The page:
By Lukas I. Alpert
That was some bad financial advice.
A financial adviser for UBS Financial Services Inc. /zigman2/quotes/206172872/composite UBS +1.90% in Florida has been charged with stealing $5.8 million from a client in order to buy lavish gifts for multiple girlfriends.
German Nino, 56, of Weston, Florida, is accused of moving millions out of his clients’ accounts by forging their signatures, faking banking statements and turning off notifications of transactions, federal prosecutors and the Securities and Exchange Commission said.
Between 2014 and 2020, the clients — a high net-worth couple and their son — lost more than half of the $11 million they had parked at UBS, through the fraud, authorities said.
A UBS spokesman said the bank had paid the family back.
“Ensuring the safety of assets our customers entrust to us is always paramount. UBS has compensated the affected customers for any losses from their UBS accounts,” the spokesman said,
A message left with Nino’s attorney wasn’t immediately returned.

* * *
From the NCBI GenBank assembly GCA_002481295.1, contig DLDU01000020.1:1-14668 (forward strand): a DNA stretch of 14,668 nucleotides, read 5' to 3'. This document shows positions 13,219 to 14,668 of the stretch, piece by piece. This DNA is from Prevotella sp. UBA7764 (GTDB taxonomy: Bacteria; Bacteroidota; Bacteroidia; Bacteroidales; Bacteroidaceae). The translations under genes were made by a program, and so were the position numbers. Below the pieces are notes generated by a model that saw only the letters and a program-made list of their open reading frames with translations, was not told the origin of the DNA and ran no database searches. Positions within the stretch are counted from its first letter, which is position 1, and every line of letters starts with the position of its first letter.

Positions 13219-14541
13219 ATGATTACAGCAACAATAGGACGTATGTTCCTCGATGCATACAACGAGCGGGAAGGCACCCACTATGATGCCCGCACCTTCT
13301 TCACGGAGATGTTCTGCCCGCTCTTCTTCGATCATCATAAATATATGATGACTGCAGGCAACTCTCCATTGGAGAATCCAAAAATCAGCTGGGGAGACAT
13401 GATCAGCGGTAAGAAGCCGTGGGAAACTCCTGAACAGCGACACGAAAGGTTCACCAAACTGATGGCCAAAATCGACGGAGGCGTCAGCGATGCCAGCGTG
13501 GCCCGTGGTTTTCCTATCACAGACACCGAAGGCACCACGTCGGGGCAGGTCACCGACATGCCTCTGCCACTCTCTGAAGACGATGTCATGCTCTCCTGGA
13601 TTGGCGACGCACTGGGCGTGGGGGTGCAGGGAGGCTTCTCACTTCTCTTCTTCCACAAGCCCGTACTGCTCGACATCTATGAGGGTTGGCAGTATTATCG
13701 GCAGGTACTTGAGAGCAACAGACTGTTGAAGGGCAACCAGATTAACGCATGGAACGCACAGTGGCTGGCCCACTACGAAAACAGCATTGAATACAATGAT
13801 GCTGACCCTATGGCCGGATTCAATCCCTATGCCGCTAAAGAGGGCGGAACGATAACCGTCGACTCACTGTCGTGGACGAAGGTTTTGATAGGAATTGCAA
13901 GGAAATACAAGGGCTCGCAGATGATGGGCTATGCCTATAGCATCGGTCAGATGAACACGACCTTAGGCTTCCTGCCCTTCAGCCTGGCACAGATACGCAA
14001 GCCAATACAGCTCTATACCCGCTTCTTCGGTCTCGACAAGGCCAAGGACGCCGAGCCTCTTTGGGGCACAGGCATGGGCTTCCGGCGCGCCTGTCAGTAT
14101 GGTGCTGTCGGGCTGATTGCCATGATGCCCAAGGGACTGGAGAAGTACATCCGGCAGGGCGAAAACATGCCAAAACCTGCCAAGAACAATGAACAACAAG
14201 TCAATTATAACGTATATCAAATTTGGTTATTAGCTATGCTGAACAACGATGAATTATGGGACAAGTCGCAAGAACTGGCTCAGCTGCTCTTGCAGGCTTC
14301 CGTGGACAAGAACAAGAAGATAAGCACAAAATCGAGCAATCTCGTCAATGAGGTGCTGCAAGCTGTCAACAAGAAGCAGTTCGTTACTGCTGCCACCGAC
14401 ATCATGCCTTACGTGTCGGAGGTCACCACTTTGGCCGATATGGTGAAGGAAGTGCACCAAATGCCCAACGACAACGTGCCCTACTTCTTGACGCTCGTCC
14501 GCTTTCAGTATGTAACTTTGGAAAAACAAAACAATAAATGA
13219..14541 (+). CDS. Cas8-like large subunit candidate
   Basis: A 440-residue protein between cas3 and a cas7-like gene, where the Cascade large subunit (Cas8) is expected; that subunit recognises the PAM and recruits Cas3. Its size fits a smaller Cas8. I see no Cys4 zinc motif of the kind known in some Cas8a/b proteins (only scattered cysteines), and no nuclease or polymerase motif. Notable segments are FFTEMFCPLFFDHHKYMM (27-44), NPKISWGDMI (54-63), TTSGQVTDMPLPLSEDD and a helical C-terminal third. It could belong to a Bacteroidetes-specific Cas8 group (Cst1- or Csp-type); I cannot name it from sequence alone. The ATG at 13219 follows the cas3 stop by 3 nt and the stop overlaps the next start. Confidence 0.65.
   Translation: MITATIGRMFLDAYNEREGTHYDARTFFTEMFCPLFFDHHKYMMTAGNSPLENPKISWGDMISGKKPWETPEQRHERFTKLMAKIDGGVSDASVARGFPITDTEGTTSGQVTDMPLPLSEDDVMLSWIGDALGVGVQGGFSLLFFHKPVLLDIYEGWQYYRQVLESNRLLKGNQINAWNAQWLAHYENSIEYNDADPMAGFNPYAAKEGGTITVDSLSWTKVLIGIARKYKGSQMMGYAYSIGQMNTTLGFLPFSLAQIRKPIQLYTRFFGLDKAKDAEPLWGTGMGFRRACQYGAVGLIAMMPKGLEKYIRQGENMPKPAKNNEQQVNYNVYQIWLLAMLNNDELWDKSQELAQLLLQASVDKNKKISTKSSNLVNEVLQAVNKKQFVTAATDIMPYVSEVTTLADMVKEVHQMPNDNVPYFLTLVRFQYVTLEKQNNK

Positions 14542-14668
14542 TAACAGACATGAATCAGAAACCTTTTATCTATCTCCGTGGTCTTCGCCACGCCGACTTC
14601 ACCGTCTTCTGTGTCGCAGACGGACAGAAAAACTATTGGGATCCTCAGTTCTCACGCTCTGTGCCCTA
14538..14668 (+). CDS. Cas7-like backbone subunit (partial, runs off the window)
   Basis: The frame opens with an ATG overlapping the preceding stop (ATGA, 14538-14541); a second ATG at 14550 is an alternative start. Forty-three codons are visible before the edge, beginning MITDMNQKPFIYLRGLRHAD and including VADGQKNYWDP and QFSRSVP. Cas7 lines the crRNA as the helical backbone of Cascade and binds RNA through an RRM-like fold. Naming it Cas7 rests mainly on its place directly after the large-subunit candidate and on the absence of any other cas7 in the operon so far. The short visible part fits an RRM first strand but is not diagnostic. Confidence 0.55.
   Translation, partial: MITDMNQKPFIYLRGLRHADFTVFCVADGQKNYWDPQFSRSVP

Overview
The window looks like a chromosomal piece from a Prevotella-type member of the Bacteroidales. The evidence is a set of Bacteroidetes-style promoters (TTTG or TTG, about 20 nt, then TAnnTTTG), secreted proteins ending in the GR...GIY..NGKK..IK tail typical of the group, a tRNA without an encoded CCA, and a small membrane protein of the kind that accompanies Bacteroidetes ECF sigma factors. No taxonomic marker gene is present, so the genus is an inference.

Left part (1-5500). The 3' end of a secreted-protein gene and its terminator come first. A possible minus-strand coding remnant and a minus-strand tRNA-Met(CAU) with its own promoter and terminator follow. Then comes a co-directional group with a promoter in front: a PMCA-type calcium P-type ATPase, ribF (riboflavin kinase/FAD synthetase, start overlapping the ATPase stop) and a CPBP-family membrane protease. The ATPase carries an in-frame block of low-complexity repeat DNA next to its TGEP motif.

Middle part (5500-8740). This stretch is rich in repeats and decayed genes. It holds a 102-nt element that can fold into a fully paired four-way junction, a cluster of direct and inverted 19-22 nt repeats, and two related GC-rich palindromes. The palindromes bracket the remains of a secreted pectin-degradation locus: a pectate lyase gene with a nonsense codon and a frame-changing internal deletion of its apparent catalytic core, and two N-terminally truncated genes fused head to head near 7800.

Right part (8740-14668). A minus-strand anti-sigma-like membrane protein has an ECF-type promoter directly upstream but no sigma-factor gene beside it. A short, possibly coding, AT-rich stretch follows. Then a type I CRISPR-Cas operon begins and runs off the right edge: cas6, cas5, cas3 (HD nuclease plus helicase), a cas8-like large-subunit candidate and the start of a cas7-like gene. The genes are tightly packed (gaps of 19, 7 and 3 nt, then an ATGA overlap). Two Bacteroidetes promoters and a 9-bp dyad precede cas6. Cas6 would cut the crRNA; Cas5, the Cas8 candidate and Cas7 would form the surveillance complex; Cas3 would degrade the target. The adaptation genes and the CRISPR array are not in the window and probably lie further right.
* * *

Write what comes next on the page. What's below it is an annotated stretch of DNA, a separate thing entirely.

Nino, who was married and had worked for UBS since 2012, is accused of using the money to buy luxury cars and trips for women with whom he was romantically involved, as well as pay for private school tuition for one and an apartment in Colombia for another, according to court filings.
Nino allegedly forged one of his clients’ signatures to make it appear that the victim had purchased land in Colombia.
The family that was defrauded — who were not publicly identified — eventually caught on the theft when the son noticed some discrepancies in one account, the SEC said. When he questioned Nino, he admitted that he had misappropriated some of the family’s money but promised to return it from a signing bonus from a new job, investigators said.
The son reported the theft to the bank, which opened a probe in 2020. When the bank asked Nino to sit down for an interview, he resigned, according to court documents.
He is accused of using $4.6 million of the missing money on his girlfriends and the other $1.2 million to repay funds he had stolen from another client, authorities said.
“As a financial adviser, Nino was entrusted with millions of dollars belonging to his client,” said Eric Bustillo, director of the SEC’s Miami office. “Nino took advantage of that trust by abusing his access to his client’s accounts for personal gain.”